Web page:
Source: Mahabharata Vana Parva, Teertha Yatra Upa-parva: Mahabharata Tatparya Nirnaya, Chapter 22
After the killing of Vrutrasura by Indra, the Brahma Hatya dosha starts to chase Indra as Vrutra was a Brahmin. In order to avoid this, Indra goes to Manasa Sarovara and, assuming a tiny form, enters into the stem of a Lotus flower and starts performing a tapas. The devatas start looking for a temporary replacement for Indra. Since none of the devatas desire that position, they start searching for a replacement amongst humans.
They meet and request King Nahusha, the ancestor of the Pandavas, to occupy the post. Nahusha readily agrees but asks for a boon in return. He asks that he should gain the Punya of anyone at whom he gazes. The devatas grant him this boon and he takes over the reigns of Swarga Loka.
Slowly, power and ego gets to Nahusha’s mind and he becomes very arrogant. He starts behaving autocratically and bosses over all. Due to the boon granted, the devatas become powerless to challenge. One day, he demands that the wife of Indra, Sachi Devi, be given to him. This enrages the devatas and they approach Brihaspati for a solution. Brihaspati visits Indra in Manasa Sarovara and consults him. He then approaches Sachi Devi and tells her of Indra’s suggestion. Sachi Devi goes to Nahusha and tells him that she will accept him if he arrives to her palace being carried by the Sapta Rishis. Nahusha agrees to this suggestion and orders for the arrangement.
The Sapta Rishis also are affected by the boon which Nahusha has but Bhrigu Rishi, who till then had never come in front of Nahusha, sits inside of Sage Agastya. As the palanquin is being carried, Nahusha gets unhappy with the work of the sages and, in his haughtiness, he kicks Sage Agastya. Sage Bhrigu uses this opportunity and curses Nahusha that he should be born as a snake on earth. He also curses that he will be relieved from the curse only when a noble man answers his philosophical question. The curse to become a snake was because Nahusha keeps shouting “Sarpa” while kicking the sages. Sarpa in sanskrit also means “move fast” along with the normal meaning of “snake”.
Once, during the teertha yatra of the Pandavas during their exile, Bhimasena is attacked by this very snake and is held. The snake has a boon that it will succeed in holding anyone it desires. Bhimasena decides to honor this boon and remains in the clutches of the snake. He refuses to answer any question that the snake wants to pose as it is against Dharma to trade knowledge to free oneself.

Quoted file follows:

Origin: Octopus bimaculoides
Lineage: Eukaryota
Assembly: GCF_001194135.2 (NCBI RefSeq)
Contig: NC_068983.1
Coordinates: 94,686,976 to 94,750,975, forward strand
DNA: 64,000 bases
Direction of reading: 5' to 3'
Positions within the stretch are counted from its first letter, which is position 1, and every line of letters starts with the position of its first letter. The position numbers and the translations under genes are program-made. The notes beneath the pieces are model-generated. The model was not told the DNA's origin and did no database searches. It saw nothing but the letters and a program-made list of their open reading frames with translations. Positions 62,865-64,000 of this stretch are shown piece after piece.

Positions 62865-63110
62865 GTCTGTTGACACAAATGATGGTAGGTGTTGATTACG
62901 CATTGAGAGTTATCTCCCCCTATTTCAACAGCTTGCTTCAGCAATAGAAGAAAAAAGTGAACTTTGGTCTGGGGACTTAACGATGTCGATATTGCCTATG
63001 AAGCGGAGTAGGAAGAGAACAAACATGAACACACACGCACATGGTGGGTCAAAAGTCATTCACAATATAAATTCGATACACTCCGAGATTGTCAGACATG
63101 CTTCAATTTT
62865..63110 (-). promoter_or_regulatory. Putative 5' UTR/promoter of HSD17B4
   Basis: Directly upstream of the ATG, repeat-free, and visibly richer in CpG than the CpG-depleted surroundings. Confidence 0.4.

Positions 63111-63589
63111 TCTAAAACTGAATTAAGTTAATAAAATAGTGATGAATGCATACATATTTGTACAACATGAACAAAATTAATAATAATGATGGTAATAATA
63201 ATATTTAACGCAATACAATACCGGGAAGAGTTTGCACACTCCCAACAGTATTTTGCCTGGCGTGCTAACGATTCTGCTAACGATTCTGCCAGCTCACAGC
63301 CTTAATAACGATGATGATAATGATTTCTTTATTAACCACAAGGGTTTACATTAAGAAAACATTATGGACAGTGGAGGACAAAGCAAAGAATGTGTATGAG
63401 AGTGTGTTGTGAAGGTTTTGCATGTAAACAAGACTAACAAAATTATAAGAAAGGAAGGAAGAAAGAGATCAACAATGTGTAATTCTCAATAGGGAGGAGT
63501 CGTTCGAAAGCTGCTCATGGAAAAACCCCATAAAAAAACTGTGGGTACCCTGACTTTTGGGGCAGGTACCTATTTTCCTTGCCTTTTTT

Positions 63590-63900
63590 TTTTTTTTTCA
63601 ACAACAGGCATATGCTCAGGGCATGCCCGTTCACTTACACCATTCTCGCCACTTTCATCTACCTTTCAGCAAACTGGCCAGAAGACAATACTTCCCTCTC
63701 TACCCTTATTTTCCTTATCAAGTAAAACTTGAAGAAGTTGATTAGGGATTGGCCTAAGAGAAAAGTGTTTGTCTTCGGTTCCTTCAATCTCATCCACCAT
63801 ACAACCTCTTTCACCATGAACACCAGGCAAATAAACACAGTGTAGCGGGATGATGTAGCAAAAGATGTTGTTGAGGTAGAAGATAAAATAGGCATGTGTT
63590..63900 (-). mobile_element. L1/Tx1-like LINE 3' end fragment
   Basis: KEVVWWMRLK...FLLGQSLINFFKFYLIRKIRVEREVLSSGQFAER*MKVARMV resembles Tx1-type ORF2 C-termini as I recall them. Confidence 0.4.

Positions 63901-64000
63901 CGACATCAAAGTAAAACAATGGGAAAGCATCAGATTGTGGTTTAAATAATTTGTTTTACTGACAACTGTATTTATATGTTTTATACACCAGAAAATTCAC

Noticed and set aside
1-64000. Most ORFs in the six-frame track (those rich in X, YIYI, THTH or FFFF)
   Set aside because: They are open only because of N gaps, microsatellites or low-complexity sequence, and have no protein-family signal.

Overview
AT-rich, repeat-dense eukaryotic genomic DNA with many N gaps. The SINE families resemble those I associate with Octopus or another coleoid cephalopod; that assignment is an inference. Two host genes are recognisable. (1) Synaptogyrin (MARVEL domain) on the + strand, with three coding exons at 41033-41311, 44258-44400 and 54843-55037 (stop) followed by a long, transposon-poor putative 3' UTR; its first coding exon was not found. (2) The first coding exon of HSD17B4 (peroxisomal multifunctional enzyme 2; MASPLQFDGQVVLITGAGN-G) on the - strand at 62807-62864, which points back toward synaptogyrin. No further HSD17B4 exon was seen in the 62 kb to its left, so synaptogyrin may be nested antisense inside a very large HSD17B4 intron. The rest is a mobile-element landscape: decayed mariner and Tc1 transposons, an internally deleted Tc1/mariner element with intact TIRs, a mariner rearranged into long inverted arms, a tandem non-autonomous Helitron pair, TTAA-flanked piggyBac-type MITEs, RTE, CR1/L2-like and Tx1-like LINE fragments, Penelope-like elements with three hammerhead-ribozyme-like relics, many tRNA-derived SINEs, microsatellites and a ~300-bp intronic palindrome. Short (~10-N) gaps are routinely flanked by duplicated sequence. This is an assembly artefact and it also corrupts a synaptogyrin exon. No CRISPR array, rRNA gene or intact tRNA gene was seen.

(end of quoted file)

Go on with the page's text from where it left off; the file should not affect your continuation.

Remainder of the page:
Yudhisthira, meanwhile, spots some omens and approaches the place in search of Bhimasena. Seeing the snake holding Bhimasena and learning the entire story, Yudhisthira agrees to answer the snake’s question in order to free his brother.
The snake poses only one question to Dharma – “Who is a Brahmana?”
Yudhisthira gives a very beautiful answer which is very relevant especially in today’s society. I am posting some excerpts of his answer from the freely available english translation of the Bharata.
‘O foremost of serpents, he, it is asserted by the wise, in whom are seen truth, charity, forgiveness, good conduct, benevolence, observance of the rites of his order and mercy is a Brahmana’
Those characteristics that are present in a Sudra, do not exist in a Brahmana; nor do those that are in a Brahmana exist in a Sudra. And a Sudra is not a Sudra by birth alone–nor a Brahmana is Brahmana by birth alone. He, it is said by the wise, in whom are seen those virtues is a Brahmana. And people term him a Sudra in whom those qualities do not exist, even though he be a Brahmana by birth. And again, as for thy assertion that the object to be known (as asserted by me) doth not exist, because nothing exists that is devoid of both (happiness and misery), such indeed is the opinion, O serpent, that nothing exists that is without (them) both. But as in cold, heat doth not exist, nor in heat, cold, so there cannot exist an object in which both (happiness and misery) cannot exist?”
“In human society, O mighty and highly intelligent
serpent, it is difficult to ascertain one’s caste, because of promiscuous intercourse among the four orders. This is my opinion. Men belonging to all orders (promiscuously) beget offspring upon women of all the orders. And of men, speech, sexual intercourse, birth and death are common. And to this the Rishis have borne testimony by using as the beginning of a sacrifice such expressions as–of what caste so ever we may be, we celebrate the sacrifice. Therefore, those that are wise have asserted that character is the chief essential requisite. The natal ceremony of a person is performed before division of the umbilical cord. His mother then acts as its Savitri and his father officiates as priest. He is considered as a Sudra as long as he is not initiated in the Vedas. Doubts having arisen on this point, O prince; of serpents, Swayambhuba Manu has declared, that the mixed castes are to be regarded as better than the (other) classes, if having gone through the ceremonies of purification, the latter do not conform to the rules of good conduct, O excellent snake! Whosoever now conforms to the rules of pure and virtuous conduct, him have I, ere now, designated as a Brahmana.’
After this reply, Nahusha is very pleased. Yudhisthira now poses several questions to the snake and gets learned answers. At the end of the discussion, Nahusha releases Bhimasena and blesses both of them and returns to Swarga Loka, his curse being relieved.
Actually, Sri Madhvacharya has clarified in the MBTN that the real reason behind Bhimasena not freeing himself was to ensure that Nahusha’s excess punya gets removed due to his holding of Bhimasena. Just like Paapa, excess Punya over and above what one qualifies for, is not good. Hence the reaction from Bhimasena.